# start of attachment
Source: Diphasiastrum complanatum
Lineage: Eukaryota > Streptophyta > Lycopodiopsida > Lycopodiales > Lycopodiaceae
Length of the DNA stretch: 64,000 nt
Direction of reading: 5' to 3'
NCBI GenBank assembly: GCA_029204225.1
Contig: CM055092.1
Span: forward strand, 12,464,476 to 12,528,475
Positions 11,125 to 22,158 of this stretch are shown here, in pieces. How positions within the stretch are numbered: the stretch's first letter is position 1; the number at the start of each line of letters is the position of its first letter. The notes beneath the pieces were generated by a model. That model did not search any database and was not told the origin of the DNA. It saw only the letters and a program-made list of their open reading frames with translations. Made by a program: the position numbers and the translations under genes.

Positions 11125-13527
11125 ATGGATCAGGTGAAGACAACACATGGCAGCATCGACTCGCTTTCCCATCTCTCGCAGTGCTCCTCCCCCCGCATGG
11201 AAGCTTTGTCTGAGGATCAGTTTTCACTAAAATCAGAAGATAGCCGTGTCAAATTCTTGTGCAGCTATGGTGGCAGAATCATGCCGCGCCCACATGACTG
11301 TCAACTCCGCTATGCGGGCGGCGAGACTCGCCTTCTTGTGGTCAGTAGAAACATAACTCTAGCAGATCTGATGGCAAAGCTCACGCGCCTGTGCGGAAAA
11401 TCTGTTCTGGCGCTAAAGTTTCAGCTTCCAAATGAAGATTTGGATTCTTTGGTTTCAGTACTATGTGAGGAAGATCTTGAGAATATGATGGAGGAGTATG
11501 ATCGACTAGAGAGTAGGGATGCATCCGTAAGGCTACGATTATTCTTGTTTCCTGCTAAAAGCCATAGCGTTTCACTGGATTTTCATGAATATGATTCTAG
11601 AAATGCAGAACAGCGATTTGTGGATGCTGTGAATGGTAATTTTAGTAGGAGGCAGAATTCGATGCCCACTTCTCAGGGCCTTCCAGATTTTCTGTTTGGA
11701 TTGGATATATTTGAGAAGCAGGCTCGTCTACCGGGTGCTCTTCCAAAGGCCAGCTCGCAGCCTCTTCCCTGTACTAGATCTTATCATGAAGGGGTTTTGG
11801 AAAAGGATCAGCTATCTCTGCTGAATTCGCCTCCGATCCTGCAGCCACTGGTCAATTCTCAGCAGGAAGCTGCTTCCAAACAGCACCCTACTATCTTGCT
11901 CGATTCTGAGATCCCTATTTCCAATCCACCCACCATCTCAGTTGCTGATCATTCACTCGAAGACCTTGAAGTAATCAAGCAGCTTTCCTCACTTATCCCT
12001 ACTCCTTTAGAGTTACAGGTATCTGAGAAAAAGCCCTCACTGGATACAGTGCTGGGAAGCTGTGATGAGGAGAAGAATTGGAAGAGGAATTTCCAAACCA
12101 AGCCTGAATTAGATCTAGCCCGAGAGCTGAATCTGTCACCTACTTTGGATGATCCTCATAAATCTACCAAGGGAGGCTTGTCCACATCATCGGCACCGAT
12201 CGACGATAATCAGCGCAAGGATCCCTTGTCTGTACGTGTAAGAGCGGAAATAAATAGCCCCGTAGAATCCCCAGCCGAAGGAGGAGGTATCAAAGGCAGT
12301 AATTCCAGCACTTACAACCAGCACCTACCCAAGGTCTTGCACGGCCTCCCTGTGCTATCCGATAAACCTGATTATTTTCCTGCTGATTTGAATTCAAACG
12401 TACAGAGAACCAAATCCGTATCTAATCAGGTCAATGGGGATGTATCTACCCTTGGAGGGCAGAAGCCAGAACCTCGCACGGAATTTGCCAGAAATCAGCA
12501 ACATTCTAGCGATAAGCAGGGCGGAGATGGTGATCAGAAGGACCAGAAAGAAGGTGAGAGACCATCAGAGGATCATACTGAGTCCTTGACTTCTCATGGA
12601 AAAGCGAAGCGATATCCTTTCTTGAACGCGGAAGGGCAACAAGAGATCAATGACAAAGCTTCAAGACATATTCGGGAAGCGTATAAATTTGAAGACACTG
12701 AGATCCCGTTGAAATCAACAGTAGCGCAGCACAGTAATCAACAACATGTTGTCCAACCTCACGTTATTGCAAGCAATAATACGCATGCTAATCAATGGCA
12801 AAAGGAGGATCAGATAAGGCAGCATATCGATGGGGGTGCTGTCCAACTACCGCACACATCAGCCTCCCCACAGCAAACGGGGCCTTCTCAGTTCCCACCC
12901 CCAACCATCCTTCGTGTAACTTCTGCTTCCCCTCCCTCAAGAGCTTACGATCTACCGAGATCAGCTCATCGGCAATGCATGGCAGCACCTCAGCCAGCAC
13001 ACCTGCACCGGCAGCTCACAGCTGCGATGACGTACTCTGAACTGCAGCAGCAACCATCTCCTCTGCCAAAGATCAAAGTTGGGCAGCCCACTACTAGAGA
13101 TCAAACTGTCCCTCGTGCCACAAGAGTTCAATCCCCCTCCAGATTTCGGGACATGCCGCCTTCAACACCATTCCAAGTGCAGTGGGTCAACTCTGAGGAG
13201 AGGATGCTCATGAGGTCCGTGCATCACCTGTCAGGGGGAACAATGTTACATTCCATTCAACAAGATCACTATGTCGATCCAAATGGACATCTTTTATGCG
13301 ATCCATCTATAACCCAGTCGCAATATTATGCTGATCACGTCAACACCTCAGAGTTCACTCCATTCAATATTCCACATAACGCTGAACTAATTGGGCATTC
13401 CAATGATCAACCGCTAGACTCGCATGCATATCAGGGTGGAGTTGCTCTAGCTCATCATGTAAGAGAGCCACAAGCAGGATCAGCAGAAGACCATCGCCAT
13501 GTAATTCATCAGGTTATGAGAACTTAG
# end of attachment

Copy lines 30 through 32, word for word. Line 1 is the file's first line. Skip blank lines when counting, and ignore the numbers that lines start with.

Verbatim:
13101 TCAAACTGTCCCTCGTGCCACAAGAGTTCAATCCCCCTCCAGATTTCGGGACATGCCGCCTTCAACACCATTCCAAGTGCAGTGGGTCAACTCTGAGGAG
13201 AGGATGCTCATGAGGTCCGTGCATCACCTGTCAGGGGGAACAATGTTACATTCCATTCAACAAGATCACTATGTCGATCCAAATGGACATCTTTTATGCG
13301 ATCCATCTATAACCCAGTCGCAATATTATGCTGATCACGTCAACACCTCAGAGTTCACTCCATTCAATATTCCACATAACGCTGAACTAATTGGGCATTC